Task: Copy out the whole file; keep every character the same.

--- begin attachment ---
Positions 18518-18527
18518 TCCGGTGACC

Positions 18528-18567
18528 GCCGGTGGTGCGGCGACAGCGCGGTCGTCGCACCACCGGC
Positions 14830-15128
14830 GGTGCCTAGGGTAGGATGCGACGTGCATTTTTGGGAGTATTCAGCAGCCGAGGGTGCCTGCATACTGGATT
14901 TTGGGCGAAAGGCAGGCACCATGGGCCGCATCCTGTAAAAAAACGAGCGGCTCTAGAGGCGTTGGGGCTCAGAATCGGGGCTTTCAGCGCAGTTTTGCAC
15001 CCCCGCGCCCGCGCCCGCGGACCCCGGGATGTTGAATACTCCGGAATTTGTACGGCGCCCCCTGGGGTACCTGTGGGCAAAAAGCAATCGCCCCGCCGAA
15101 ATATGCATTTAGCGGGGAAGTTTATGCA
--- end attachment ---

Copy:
Positions 18518-18527
18518 TCCGGTGACC

Positions 18528-18567
18528 GCCGGTGGTGCGGCGACAGCGCGGTCGTCGCACCACCGGC
Positions 14830-15128
14830 GGTGCCTAGGGTAGGATGCGACGTGCATTTTTGGGAGTATTCAGCAGCCGAGGGTGCCTGCATACTGGATT
14901 TTGGGCGAAAGGCAGGCACCATGGGCCGCATCCTGTAAAAAAACGAGCGGCTCTAGAGGCGTTGGGGCTCAGAATCGGGGCTTTCAGCGCAGTTTTGCAC
15001 CCCCGCGCCCGCGCCCGCGGACCCCGGGATGTTGAATACTCCGGAATTTGTACGGCGCCCCCTGGGGTACCTGTGGGCAAAAAGCAATCGCCCCGCCGAA
15101 ATATGCATTTAGCGGGGAAGTTTATGCA